Late Night Last Week: Taylor Tomlinson Takes on Tradwives and More

Comedy Features late night
Late Night Last Week: Taylor Tomlinson Takes on Tradwives and More

Late Night Last Week is a column highlighting some of the more notable segments from the previous week of late night television. Today’s installment features clips from the week of June 17-23.

Taylor Tomlinson Asks, Tradwife or 1800s Pilgrim Quote?

Haters will say this segment from After Midnight made its way into this week’s column because I happen to hail from Plymouth, Mass. And they would be right. It is also a great way to learn about the so-called “Tradwife” lifestyle. So if this is your first time learning about it, my apologies. You can never go back. 

A “tradwife” is a woman who purports to live as a “traditional wife.” The lifestyle has gone viral on social media, namely TikTok. Tradwives essentially live as if they were in 1950s America, taking on homemaking roles and championing traditional gender norms and roles. As always with folks of this ilk, their social media posts are not so much about championing their own lives, but telling others the way they live is wrong. Tradwife advice abounds. 

Taylor Tomlinson and her all star panel of guests last week—Terry Crews, Patton Oswalt, and Joe Manganiello—had some fun at the expense of the tradwives. On Tuesday’s episode of After Midnight, Tomlinson gave the trio a group of quotes. Some were from tradwives, while others were from a 1800s etiquette guide. The results may surprise you.

Seth Meyers Sells His Writers’ Rejected Jokes

In last week’s column, we covered the podcasters known as Strike Force Five, the collection of late night hosts who nicely gathered to raise money for their workers during the Writers’ Strikes, but have since become a little too chummy for those of us wishing for late night combat. Yet another win for horizontal integration.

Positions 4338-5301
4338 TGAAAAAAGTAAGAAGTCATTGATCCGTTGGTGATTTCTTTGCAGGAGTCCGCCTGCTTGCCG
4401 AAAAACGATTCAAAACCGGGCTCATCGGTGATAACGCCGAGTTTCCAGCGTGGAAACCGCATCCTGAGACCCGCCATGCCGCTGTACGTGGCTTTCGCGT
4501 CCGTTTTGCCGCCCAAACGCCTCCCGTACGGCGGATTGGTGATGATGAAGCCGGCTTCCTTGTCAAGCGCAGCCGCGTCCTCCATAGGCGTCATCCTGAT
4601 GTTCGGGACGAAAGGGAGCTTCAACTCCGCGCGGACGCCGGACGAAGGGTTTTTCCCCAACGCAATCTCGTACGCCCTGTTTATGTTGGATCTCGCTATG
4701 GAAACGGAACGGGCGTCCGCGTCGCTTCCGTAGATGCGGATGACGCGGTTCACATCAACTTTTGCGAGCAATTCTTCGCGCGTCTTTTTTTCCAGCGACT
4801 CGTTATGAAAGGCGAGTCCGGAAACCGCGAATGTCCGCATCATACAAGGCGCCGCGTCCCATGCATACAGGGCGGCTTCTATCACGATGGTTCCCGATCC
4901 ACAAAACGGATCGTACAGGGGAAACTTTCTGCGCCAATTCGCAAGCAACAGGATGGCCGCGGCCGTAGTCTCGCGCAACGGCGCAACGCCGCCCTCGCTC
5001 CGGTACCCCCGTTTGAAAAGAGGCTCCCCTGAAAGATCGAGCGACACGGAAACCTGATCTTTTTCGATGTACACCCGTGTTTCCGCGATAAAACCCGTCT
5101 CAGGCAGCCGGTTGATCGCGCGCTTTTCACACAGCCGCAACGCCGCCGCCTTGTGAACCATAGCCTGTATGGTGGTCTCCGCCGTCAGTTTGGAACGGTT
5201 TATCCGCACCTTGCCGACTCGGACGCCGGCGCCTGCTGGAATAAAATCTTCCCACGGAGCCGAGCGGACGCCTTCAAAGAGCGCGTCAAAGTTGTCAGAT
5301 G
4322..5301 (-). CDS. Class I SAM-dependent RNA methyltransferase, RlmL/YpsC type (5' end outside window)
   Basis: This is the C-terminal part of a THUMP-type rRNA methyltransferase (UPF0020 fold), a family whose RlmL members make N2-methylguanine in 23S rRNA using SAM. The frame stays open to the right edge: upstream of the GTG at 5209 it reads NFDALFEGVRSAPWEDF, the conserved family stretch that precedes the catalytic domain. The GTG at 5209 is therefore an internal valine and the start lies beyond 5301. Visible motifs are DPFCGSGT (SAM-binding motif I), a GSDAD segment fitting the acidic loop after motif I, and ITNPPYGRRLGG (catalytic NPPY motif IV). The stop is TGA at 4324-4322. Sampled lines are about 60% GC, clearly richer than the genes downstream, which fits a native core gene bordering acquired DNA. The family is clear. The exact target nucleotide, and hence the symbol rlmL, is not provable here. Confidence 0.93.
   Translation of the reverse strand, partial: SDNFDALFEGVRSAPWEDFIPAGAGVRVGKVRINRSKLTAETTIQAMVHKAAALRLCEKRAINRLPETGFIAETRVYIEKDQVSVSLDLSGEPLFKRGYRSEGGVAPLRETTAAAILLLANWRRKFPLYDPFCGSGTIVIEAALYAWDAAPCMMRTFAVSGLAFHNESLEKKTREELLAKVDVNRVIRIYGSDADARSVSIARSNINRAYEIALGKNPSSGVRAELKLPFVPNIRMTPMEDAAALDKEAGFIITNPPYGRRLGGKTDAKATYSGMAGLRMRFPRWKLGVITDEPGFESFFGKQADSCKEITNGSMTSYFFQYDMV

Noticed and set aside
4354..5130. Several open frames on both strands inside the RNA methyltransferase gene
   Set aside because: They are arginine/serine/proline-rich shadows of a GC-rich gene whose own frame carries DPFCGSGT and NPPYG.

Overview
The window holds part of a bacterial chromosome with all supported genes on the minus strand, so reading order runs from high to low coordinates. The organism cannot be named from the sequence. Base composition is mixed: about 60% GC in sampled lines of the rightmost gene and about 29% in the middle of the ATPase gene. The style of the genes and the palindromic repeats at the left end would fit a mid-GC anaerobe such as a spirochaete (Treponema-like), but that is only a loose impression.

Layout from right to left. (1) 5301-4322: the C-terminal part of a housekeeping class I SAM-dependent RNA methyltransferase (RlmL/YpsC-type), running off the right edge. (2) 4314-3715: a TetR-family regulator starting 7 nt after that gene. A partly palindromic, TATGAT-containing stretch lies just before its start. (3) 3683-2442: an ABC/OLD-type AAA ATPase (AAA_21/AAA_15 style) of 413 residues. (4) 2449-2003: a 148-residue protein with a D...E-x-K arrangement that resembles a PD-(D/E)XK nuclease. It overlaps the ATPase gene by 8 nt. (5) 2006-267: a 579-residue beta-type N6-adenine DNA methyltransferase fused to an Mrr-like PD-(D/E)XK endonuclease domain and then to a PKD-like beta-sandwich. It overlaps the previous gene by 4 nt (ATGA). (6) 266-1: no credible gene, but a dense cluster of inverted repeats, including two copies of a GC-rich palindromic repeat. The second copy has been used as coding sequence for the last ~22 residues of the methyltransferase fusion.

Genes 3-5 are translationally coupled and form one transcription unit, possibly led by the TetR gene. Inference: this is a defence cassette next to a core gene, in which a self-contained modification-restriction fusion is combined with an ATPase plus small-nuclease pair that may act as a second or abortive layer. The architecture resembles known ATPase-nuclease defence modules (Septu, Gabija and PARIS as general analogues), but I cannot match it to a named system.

On Late Night with Seth Meyers, the host paid tribute to his writers once again, this time bringing their often unseen labor into the spotlight. Billed as a “surprise inspection,” the recurring segment features Meyers reading some of the many hundreds of jokes deemed unsuitable for air—until now. Some of the best jokes come from writer Mike Scollins, including one that elicits a “jump scare,” as Meyers calls it, from the audience.

Bill Maher Laughs Really Hard at Jiminy Glick 

At a time when fascism is ascendant throughout the United States, and indeed many countries throughout the world, bold, principled journalists are needed more than ever. So it was especially disappointing to see one of our nation’s finest entertainment journalists, the intrepid interviewer Jiminy Glick, who bears a passing resemblance to Martin Short, be trotted out for a presumably paid gig to interview the host of Real Time with Bill Maher about his new book. Really, Jiminy? Have you lost your independent spirit over the years? 

Maher spent much of the interview with Glick laughing, seemingly unable to go along with the joke and spar with that wit he’s always telling us about. This is standard fare for many of Glick’s celebrity ribbings. But Maher seemed to have an incessant need to remind the live audience that he too was in on the joke, laughing (or perhaps deflecting) as if he had not previously appeared on television with Glick before and invited him to share the stage on Friday night. “That was the funniest thing I’ve ever seen,” Maher said to Glick at the end. Nobody lands the plane like him.

Michael Che Challenges Wedding Norms

Weekend Update co-host and Daily Show alum Michael Che came out with a solid set on The Tonight Show Starring Jimmy Fallon. In fact, shots of Fallon laughing in the background made it seem as though the two were performing on Saturday Night Live. The NBC carousel goes round and round. 

Che’s set concerned some topics we might expect from the news-minded stand-up, including quips about the presidential race and religion. He closed with some thoughts on marriage and weddings, offering an entirely new way to think about how and when the ceremony takes place. The way he deconstructs the wedding and builds it back up again may forever alter the way you think about the ritual.

Will DiGravio is a Brooklyn-based critic and researcher, who first contributed to Paste in 2022. He is an assistant editor at Cineaste, a GALECA member, and since 2019 has hosted The Video Essay Podcast. You can follow and/or unfollow him on Twitter and learn more about him via his website.

Inline Feedbacks
View all comments
Share Tweet Submit Pin